Hey, how about that weather we’ve been having? I know, it’s not a terribly interesting question. Outside of a few people (and I imagine most of the meteorologist community), no one particularly enjoys talking about the weather, but sometimes you just need something to get the ball rolling.
Small talk is a way to get your foot in the door and lead to more meaningful conversation. I’d venture to guess that nearly every relationship you have in your life probably first started off with some seemingly meaningless chit chat about this, that, or whatever. It’s an immensely important part of our lives in general, and in business, it’s no different.
What Small Talk Communicates
Small talk isn’t just a way to kill time, or filler to make the beginning of a call feel less awkward – it’s about human connection.
When you ask someone about something, even as simple as the weather, you’re making an effort. You’re showing the other person that even if I’m grasping at straws here, I’m still trying to generate some sort of conversation and learn a little bit more about you.
Within organizations, especially as a leader, when you make time to hear about your employee’s day, you’re showing them that you truly value their being a part of your organization and what they have to say. You view them as a human first and an employee second. When you join every call and immediately jump right in, whether you mean to or not, you’re restricting the nature of that relationship from developing.
Putting it as simply as I can, would you rather work for/with someone who takes an interest in how you are or someone who glosses right over any attempt at personal connection?
Building and Maintaining Culture
Regardless of your team’s intentions with remote and in-person work moving forward, at this point in time, you’re likely still remote. Many companies have reported that across the board productivity and earnings haven’t really dropped as a consequence of working from home. So then why are people even debating going back into an office? It’s about the intangibles. It’s about culture.
We don’t have the same opportunities to encounter people in the office to bump into someone in the kitchen and ask how their kids are doing, or how their weekend was, or if they’re reading anything new. So if we’re going to continue working from home – and it looks like that will be the case for at least the near future – then we need to recreate those same positive dynamics of an in-person office.
In the case of new team members, it’s important to get them integrated as seamlessly as possible. And without being together in an office everyday, the time it takes for new employees to feel comfortable with their new team has undoubtedly increased. You have to compensate for the lack of face time with these moments of more personal connection whenever possible. A big part of the reason so many people have left jobs in the past year is because they don’t feel as connected to the company. Without making a concerted effort to incorporate them and develop a relationship outside of business dealings, how could you ever expect anyone to stick around?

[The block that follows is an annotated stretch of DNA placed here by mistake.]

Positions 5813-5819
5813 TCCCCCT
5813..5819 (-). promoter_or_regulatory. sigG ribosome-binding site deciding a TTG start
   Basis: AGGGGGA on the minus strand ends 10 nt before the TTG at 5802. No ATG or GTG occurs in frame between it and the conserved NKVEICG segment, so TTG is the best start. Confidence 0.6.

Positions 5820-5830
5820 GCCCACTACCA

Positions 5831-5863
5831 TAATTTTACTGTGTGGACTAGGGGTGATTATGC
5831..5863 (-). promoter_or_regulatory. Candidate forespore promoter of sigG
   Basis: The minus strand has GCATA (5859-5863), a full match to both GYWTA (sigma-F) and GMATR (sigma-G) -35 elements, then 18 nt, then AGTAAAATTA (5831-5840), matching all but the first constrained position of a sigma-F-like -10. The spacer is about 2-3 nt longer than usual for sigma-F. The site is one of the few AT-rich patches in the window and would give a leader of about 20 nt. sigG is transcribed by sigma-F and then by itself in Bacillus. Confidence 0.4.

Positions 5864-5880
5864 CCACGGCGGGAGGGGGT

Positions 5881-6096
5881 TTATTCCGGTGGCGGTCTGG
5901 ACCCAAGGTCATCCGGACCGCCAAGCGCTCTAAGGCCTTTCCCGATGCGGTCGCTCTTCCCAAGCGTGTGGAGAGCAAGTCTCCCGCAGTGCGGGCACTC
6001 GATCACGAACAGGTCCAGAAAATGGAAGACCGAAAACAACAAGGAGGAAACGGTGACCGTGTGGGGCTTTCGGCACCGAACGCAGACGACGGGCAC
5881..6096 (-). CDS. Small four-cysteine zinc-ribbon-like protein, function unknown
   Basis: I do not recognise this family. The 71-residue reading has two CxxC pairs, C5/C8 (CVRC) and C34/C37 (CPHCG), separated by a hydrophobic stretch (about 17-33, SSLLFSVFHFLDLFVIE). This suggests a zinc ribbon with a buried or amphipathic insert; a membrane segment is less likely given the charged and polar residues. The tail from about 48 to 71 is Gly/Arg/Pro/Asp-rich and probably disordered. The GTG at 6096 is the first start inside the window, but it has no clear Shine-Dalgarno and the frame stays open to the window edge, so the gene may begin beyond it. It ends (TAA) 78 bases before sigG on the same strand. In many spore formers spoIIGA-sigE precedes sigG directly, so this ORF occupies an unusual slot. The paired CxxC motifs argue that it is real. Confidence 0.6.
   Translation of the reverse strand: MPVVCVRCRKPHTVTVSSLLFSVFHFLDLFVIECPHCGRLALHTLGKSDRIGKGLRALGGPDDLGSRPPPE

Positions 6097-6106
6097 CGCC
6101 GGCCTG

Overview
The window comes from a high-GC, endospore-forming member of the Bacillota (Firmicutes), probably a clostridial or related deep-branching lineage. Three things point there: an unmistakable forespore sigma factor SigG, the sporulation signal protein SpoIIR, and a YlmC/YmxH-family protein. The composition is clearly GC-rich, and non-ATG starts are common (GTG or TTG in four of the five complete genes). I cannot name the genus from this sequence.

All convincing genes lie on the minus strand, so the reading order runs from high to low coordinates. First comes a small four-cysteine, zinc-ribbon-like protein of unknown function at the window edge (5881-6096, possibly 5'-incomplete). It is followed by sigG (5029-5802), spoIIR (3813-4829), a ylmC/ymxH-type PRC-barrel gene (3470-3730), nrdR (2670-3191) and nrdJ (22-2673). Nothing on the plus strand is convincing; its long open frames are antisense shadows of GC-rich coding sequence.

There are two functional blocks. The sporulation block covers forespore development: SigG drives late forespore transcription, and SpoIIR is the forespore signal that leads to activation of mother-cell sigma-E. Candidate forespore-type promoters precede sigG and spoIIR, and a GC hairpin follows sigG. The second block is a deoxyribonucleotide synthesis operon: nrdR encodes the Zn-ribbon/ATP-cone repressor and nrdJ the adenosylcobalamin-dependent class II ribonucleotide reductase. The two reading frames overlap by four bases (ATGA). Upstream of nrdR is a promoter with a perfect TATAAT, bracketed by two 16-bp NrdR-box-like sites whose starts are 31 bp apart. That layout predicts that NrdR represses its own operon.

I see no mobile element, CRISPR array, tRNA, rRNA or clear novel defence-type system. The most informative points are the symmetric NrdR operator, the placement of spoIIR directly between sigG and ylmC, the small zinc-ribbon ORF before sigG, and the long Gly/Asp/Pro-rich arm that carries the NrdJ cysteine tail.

Everyone’s Time Is Valuable
Now I know what a lot of people are probably going to say in response to some of this: I get what you’re saying, but I just don’t have the bandwidth in my schedule to carve out time for chit-chat.
I myself am guilty of this. Some days are just crazier than others with a mountain of work and what feels like 2 hours to get it all done. But the great thing is, people know that. So just be honest and say, “Hey everyone, I’m sorry, I would love to check in and see how everyone’s doing, but I’ve got a crazy day. Would you mind if during tomorrow’s standups we talked about everyone’s weekend?” They’ve been there. They get it. They understand. Your team will respect your time with no love lost, so long as you follow through and make time when you can.
At the end of the day, it’s important to realize that everyone’s time is valuable, not just yours. You may have the busiest schedule out of anyone, but that doesn’t mean that your time greatly outweighs anyone else’s. Time’s a finite resource – the only thing we will never get back – so when someone gives you their time to engage in conversation, that’s a truly selfless gift.
So how can you go about incorporating more of this in your daily practice? I’ve heard of some companies doing virtual water cooler meetings where they just talk about any topic for a half an hour. Some I’ve seen have put it as part of the agenda in most meetings. Others just allow it to occur naturally.
At TangoCode, we make a point to dedicate even a small fraction of our recurring calls to small talk. Outside of that, we have company-wide zoom calls for each person’s birthday, where we deliver them a cake and sing to them. We also organize quarterly (sometimes monthly) get-togethers in order to share some food and a couple laughs. It’s little stuff like this that helps me realize I’m never wasting time with small talk, I’m investing it into these relationships that I value so deeply. Work with your team to see what fits best with everyone’s wants and needs, but whatever you decide, make it a priority.
You’ve worked so hard to build a culture in your company that you’re proud of, that people enjoy, and that makes coming to work enjoyable – why would you jeopardize that now by not nurturing it? Maintaining a culture is a daily practice, and now that we’re remote, it requires even more care.